Tonight, we had dinner at a local pub. We sat tables across from my son’s classmate (their family is not very friendly, so this seating was unfortunate). The mom, who is quite slim, ordered a salad and picked at it. For a second, I looked down at my forkfuls of mac n’ cheese (swiped from my kids), veggie burger (I have been vegetarian for 2 decades), and french fries, and felt a bit ashamed. But then I remembered the days of being a salad person, and was overwhelmed with happiness that I am no longer a salad person.
Disclaimer: people who eat salads are good people. And salads are good for you. My concern is with being the type of person who would only order “salad, no bread, and dressing on the side, please” and then lose her shit if the dressing was accidentally mixed into the salad or someone dared throw a bread crumb in there. Or someone who spent 2 hours on the elliptical in college because she had “eaten too much” the day before and then headed to the cafeteria mid-day to eat her one meal of the day – salad.
In college, there was a painfully thin blonde freshman with wavy hair and glasses. All she ate was salad. We (including everyone with an eating disorder who didn’t actually think they had an eating disorder) called her Salad Girl. She would buy two trays full of just greens with nothing on them. Then she would work out next to me on the elliptical for 2 hours. There was a 30 minute limit for the elliptical (a popular machine if you have an eating disorder because you can “work out” while still exerting minimal effort since you’re always running on empty) so we would all sign up with different names. This was in the pre-everything-online days so we had to sign in by hand or call the night before. So if you were signing up twice you had to call twice and make sure you waited a while (sometimes hours) so the front desk wouldn’t catch on. But of course other people would see you on the elliptical for that long and realize you were not both Bridget and Amy.
I am so happy to no longer be a salad girl. Sometimes, I think the pendulum swung the other way – my diet is not the best at the moment. But I try to have a few healthy things sprinkled here and there, and mostly I do my best. And I count my blessings that I am no longer counting every calorie, obsessing over every bite, and mapping out the details of every workout – that shit was exhausting.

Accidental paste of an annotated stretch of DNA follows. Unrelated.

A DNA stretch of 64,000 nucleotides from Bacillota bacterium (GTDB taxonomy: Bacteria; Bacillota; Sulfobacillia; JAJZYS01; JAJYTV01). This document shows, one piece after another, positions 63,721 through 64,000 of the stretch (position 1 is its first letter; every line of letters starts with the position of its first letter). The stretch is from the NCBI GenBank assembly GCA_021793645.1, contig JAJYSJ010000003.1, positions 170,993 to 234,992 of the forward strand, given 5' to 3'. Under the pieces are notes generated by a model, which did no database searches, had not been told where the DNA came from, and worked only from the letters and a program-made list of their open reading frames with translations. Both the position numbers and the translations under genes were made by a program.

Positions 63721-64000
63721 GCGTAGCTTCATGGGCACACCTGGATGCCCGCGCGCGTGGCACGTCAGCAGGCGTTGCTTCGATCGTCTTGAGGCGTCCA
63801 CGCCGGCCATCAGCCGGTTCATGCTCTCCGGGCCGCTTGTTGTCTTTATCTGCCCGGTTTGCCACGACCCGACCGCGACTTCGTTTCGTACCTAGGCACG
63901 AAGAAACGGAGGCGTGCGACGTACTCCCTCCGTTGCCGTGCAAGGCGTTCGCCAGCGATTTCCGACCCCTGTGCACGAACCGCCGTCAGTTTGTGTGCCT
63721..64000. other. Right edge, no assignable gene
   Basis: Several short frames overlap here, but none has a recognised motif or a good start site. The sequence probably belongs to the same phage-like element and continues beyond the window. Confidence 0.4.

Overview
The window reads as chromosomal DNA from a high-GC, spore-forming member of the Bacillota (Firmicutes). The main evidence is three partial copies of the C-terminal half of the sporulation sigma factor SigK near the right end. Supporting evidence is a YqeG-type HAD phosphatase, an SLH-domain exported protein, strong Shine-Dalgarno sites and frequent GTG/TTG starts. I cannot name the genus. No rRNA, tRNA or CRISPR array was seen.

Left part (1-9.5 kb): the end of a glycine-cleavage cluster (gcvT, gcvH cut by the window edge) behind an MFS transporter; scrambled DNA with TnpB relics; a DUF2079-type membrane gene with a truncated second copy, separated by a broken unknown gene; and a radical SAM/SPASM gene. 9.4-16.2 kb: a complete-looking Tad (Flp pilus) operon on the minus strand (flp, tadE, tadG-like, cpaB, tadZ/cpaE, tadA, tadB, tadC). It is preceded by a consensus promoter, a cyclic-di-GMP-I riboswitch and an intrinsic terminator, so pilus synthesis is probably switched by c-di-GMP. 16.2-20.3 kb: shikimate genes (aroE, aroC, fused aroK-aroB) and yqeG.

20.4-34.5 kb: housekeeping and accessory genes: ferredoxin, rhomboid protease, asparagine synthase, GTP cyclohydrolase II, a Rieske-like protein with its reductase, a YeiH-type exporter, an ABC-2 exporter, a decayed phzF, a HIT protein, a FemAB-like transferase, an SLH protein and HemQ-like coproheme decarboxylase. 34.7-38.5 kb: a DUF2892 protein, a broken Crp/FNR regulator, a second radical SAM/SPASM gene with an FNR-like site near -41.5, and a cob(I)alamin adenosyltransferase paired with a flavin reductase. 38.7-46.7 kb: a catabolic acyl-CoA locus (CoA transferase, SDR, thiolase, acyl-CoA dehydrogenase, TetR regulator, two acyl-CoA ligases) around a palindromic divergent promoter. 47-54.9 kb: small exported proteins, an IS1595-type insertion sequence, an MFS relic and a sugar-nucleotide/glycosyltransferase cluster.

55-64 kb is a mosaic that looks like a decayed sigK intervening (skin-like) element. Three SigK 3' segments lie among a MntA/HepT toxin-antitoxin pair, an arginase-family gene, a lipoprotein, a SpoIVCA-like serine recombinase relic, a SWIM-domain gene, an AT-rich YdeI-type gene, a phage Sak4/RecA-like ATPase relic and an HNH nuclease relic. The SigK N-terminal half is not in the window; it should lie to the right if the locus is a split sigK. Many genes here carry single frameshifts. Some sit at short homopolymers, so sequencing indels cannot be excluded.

If you are struggling with food restriction, I don’t have any great advice for you, but I do want you to feel hopeful that your life will not always be this way. I never imagined I could live the way I do now – but here I am! One day the switch just flipped. The main reason I had an eating disorder was because I thought I needed it to succeed. I thought being thin was the ticket to career advancement, finding a man, getting married, having a family, and owning a white picket fence. I held on to that fantasy for dear life. And then when I was told I had to gain weight if I wanted to get pregnant, I panicked. But what about the rest of my life!? The amazing thing was this: when I gained weight, my life did change – it improved. My career went on, I stayed married, I had children, I bought that white picket fence, and, most importantly, I freed myself from the intense anxiety of choosing french fries over salad.
For the record, I now choose french fries 95% of the time, and despite owning an elliptical, I rarely use it.